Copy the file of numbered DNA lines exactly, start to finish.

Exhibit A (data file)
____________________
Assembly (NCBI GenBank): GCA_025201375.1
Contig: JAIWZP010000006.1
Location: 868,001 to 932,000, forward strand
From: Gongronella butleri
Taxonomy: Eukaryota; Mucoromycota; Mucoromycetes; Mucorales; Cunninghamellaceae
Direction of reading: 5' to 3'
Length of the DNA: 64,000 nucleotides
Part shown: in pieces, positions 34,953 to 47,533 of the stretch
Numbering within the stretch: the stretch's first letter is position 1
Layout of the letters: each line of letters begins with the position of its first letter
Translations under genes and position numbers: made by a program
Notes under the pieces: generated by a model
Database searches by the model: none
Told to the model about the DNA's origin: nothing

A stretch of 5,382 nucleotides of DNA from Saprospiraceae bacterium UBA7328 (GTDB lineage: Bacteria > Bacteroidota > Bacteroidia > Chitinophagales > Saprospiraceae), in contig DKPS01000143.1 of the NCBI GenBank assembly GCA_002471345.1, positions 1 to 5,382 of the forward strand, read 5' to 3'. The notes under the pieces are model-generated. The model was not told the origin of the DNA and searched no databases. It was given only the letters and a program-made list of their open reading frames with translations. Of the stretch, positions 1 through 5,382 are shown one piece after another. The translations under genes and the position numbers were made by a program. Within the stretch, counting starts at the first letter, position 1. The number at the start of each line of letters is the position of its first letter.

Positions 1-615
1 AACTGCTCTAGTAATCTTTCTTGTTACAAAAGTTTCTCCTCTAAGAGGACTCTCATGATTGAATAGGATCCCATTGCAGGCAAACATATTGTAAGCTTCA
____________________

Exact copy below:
Assembly (NCBI GenBank): GCA_025201375.1
Contig: JAIWZP010000006.1
Location: 868,001 to 932,000, forward strand
From: Gongronella butleri
Taxonomy: Eukaryota; Mucoromycota; Mucoromycetes; Mucorales; Cunninghamellaceae
Direction of reading: 5' to 3'
Length of the DNA: 64,000 nucleotides
Part shown: in pieces, positions 34,953 to 47,533 of the stretch
Numbering within the stretch: the stretch's first letter is position 1
Layout of the letters: each line of letters begins with the position of its first letter
Translations under genes and position numbers: made by a program
Notes under the pieces: generated by a model
Database searches by the model: none
Told to the model about the DNA's origin: nothing

A stretch of 5,382 nucleotides of DNA from Saprospiraceae bacterium UBA7328 (GTDB lineage: Bacteria > Bacteroidota > Bacteroidia > Chitinophagales > Saprospiraceae), in contig DKPS01000143.1 of the NCBI GenBank assembly GCA_002471345.1, positions 1 to 5,382 of the forward strand, read 5' to 3'. The notes under the pieces are model-generated. The model was not told the origin of the DNA and searched no databases. It was given only the letters and a program-made list of their open reading frames with translations. Of the stretch, positions 1 through 5,382 are shown one piece after another. The translations under genes and the position numbers were made by a program. Within the stretch, counting starts at the first letter, position 1. The number at the start of each line of letters is the position of its first letter.

Positions 1-615
1 AACTGCTCTAGTAATCTTTCTTGTTACAAAAGTTTCTCCTCTAAGAGGACTCTCATGATTGAATAGGATCCCATTGCAGGCAAACATATTGTAAGCTTCA